Burning stuff is particularly satisfying for me. BE CAREFUL with fire. I melted a stainless steel bowl burning love notes from a lover to my husband. I also damned near burned down my back deck when I lit up old letters from my ex to me–I neglected to douse the fire, and after smouldering all night, it burned a hole through several 2X4s. Needless to say, I did not get my deposit back when I moved house.

So be creative, and make sure any conflagration you may indulge in is OUT–totally out–before moving on to the celebratory portion of the exercise!



Tearing off scabs

Photo of a large fluorite crystal and an avocado plant

I grit my teeth. Especially when I think of terrible things I’ve done in my life. Abortion. Euthanasia. Killing an unborn baby and puppies. It was rational to do so in each case, but I hated it. I just couldn’t afford to allow myself to think about it. I had to keep moving forward, for my daughter and for myself. Life was hard back then. I was a single mom with a five year old, taking on a double music major graduate degree and working a full time job.

I’ve always had music in my life. Music is my heartbeat, religion, my soul. I am most alive doing music. I’m good at it. Which makes it that much more satisfying to do. I am certainly not perfect. I agonize over how inadequate I am to render the world’s most gorgeous music. I am a human striving to communicate with Spirit. It’s the hardest thing that I most love to do.

All the more imperative to investigate these unmusical, Kali-like events I’ve buried for so long.

Overwhelmed with fear, shame, rejection…struggling to pay rent on a shack, put food on the table, deal with student insurance, alcoholic ex, insane in-laws, and deep East Texas scary, mean people. I was in survival mode. I truly felt I had no other choices. Still, it was so staggeringly antithetical to my character and psyche.

At the time, I was a wild, wounded animal. And I inadvertently drove myself deeper into the tiger’s lair. I went to ground in deadly soil.

I remember my father knocking bats down from the eaves and beating them to death when I was a child. That was the way of the hardscrabble Texas farmer in the 40’s and 50’s–killing for food, or protection from physical harm. My father put a shotgun in my hands when I was just six years old. He meant well—he believed I needed skills that would help put food on the table. I fired the gun once and ran crying back to the house.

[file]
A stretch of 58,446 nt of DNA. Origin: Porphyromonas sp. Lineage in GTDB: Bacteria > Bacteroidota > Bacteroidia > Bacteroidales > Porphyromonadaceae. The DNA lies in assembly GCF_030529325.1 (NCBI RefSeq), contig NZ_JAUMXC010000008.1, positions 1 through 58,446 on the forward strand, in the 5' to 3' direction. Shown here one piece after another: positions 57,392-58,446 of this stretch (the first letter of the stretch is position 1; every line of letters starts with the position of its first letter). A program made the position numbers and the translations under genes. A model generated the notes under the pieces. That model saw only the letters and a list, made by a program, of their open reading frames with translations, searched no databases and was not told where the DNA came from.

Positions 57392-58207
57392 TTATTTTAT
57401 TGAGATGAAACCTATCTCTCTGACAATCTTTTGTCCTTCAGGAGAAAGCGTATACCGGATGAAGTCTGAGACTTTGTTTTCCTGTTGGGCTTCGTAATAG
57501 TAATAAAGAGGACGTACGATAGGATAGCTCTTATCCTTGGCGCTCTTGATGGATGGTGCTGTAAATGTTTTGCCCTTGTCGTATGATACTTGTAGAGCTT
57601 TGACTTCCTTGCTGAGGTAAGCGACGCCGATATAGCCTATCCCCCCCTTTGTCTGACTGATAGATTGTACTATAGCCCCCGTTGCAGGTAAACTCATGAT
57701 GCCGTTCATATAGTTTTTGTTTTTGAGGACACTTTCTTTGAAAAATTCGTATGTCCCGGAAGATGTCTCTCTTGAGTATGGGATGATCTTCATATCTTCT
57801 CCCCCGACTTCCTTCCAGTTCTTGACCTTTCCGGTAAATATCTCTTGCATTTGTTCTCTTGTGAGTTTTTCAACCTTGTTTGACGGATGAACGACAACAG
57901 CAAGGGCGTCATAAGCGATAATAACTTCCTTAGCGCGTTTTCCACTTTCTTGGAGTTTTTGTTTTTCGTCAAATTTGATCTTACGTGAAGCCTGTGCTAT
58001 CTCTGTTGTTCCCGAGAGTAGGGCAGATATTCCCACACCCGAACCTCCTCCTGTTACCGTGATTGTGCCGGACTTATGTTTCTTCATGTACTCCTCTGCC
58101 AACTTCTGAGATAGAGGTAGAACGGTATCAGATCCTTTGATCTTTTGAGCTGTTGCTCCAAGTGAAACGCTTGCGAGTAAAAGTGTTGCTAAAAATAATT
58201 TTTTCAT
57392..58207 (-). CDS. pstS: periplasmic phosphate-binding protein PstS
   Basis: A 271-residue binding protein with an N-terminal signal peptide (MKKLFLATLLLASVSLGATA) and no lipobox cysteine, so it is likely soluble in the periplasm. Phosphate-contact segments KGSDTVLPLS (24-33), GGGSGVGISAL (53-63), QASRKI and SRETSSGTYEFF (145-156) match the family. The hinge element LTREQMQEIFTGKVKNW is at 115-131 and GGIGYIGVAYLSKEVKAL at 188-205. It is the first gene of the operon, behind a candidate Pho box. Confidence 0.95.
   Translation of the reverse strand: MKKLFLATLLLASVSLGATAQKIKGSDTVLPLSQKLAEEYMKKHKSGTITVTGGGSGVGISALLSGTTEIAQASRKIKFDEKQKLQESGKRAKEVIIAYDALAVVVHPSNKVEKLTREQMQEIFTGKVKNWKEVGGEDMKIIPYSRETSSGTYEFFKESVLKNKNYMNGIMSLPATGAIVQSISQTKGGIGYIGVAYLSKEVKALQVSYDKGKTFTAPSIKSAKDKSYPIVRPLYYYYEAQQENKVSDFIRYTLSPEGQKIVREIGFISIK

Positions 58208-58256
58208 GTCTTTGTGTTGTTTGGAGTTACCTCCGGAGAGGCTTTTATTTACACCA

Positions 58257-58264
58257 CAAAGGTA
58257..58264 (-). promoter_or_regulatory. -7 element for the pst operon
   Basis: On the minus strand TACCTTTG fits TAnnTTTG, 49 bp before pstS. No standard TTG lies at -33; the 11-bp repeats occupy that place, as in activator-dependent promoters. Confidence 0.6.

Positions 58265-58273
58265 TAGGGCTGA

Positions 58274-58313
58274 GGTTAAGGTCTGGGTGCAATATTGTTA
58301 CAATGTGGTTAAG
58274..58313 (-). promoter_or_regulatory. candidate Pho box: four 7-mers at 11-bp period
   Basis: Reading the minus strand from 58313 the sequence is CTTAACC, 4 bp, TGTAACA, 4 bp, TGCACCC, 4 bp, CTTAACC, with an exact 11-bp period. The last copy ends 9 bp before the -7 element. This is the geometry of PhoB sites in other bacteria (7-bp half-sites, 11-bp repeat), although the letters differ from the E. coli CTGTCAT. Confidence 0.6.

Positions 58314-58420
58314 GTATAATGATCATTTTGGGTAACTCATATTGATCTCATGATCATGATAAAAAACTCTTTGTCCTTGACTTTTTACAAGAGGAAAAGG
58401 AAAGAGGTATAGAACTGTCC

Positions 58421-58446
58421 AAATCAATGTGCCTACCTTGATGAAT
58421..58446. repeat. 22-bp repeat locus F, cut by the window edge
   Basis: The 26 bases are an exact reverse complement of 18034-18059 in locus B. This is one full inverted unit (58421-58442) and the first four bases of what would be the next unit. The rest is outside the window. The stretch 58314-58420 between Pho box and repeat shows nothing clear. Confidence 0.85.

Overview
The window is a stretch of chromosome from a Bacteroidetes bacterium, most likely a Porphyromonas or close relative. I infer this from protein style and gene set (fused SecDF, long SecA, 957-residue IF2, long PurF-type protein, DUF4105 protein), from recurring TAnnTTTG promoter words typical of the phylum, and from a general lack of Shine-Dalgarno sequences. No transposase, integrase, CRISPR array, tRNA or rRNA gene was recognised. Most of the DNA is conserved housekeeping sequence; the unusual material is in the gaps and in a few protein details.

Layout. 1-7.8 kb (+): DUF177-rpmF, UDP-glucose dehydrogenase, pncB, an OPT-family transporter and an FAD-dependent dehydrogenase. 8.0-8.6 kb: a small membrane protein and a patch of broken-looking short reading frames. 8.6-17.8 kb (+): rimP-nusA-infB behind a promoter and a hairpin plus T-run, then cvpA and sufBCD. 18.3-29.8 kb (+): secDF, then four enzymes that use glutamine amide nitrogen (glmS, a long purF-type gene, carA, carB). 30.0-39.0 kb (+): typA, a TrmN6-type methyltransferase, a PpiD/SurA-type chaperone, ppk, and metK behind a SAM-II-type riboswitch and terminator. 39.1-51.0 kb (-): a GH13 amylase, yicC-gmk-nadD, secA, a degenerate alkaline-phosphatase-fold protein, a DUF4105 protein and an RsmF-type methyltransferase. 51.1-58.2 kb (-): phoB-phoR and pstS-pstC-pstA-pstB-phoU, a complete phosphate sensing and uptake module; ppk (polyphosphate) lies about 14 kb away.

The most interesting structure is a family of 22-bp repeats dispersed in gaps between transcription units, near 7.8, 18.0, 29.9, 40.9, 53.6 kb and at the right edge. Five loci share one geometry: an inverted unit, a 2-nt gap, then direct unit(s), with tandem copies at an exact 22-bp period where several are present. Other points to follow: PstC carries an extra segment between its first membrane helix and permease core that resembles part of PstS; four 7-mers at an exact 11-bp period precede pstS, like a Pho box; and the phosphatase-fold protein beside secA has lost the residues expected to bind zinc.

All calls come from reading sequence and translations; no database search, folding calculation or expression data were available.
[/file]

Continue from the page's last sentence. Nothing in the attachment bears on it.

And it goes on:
He continued to take me hunting after that, but just as a helper–I never shot any living thing. As I field-dressed the quail, dove, rabbit, or fish, whatever was in season, I imagined I was doing penance for taking that creature’s life. I strongly connected with Earth and Spirit–my Cherokee blood bade me honor the sacrifice.

True to his roots, my father took his own life with a gun.

I have not paid my respects to those whose lives I took. I have not properly grieved. Perhaps that is why those events remain so painful. Concoct a remedy. Dr. Kloss’ Back to Nature is great for physical illnesses–formulate a compound to heal the soul.

Write about it. Explore the nooks and crannies of the scenario, not just the tired, old story that’s been a band-aid stopgap to gain resolution/absolution.

That would mean talking about the rape. The showing up at midnight, insinuating himself into my bed, insistent, overpowering me, prying my legs apart; me not wanting to physically fight him with our young daughter in the next room.

My uterus was scarred from prior pregnancies. There was no place to take root. Mild but disturbing cramping, spotting, pricks. I envisioned months of mounting pain, drugs, enforced bed rest, missed work, no income, being further bound to an abusive man…

And so I rationalize. The baby would not have survived, and I would be in physical and financial ruin. My existing child would be dangerously deprived, and possibly taken away from me if I couldn’t support her. I could not let that happen. I believe the unborn being was aware of everything and simply enfolded back into spirit. The actual medical procedure served merely as ablation and prophylaxis. I didn’t really, truly kill that being—its soul had already vacated the womb.

That would also mean talking about assisting five other beings into this physical plane over the years since then. Perhaps that’s why I’m drawn to that work. I would call it atonement, but the joyous flow of labor and delivery doesn’t fit my old perception of what atonement means. Balance? Karma? Then why do I still grit my teeth?